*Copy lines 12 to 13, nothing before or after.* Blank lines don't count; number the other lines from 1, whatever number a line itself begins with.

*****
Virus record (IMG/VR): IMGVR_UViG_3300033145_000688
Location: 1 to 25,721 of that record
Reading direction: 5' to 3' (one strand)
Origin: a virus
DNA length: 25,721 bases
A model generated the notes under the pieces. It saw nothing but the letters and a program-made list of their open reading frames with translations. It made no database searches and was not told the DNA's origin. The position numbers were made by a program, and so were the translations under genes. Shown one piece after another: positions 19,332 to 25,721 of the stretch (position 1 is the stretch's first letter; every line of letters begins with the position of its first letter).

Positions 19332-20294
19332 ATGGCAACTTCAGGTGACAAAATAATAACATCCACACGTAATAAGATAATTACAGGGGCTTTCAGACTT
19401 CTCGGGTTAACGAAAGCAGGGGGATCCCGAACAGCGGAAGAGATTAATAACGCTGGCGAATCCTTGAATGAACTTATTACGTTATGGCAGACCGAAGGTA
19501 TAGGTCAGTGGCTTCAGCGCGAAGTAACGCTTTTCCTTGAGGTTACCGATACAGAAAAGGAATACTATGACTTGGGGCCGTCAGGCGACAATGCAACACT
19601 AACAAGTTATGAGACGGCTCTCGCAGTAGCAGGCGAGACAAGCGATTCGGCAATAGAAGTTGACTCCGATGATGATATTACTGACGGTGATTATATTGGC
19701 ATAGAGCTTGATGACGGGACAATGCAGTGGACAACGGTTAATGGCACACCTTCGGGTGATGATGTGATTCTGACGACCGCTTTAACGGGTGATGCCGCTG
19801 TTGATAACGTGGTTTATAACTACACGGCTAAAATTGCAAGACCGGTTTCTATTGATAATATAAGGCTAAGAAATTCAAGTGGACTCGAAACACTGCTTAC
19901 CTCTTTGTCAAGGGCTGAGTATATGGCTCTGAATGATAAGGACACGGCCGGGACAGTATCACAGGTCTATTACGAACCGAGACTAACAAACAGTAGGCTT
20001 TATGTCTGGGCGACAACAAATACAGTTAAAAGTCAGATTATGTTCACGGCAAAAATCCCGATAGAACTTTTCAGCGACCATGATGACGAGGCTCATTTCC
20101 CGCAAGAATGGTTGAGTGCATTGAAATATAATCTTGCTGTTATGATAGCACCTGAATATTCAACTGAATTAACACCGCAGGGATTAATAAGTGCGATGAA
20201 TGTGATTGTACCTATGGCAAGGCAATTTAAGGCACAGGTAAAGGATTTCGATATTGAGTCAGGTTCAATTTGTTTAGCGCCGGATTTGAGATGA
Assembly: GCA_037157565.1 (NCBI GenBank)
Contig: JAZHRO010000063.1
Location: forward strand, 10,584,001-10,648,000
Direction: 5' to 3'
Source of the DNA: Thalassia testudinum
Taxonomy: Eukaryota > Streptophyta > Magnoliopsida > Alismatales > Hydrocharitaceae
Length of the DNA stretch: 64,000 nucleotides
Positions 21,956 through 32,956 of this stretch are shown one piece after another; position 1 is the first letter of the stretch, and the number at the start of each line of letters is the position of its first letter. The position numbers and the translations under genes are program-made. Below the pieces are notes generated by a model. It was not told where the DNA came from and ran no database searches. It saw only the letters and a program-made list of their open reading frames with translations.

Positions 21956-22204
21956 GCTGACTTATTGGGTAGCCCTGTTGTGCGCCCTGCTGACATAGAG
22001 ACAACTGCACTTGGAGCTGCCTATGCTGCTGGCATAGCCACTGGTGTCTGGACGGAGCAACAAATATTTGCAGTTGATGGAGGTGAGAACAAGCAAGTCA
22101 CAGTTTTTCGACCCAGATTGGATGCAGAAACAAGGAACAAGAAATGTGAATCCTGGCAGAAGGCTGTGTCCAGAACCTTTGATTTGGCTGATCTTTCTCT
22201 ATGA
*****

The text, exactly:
19701 ATAGAGCTTGATGACGGGACAATGCAGTGGACAACGGTTAATGGCACACCTTCGGGTGATGATGTGATTCTGACGACCGCTTTAACGGGTGATGCCGCTG
19801 TTGATAACGTGGTTTATAACTACACGGCTAAAATTGCAAGACCGGTTTCTATTGATAATATAAGGCTAAGAAATTCAAGTGGACTCGAAACACTGCTTAC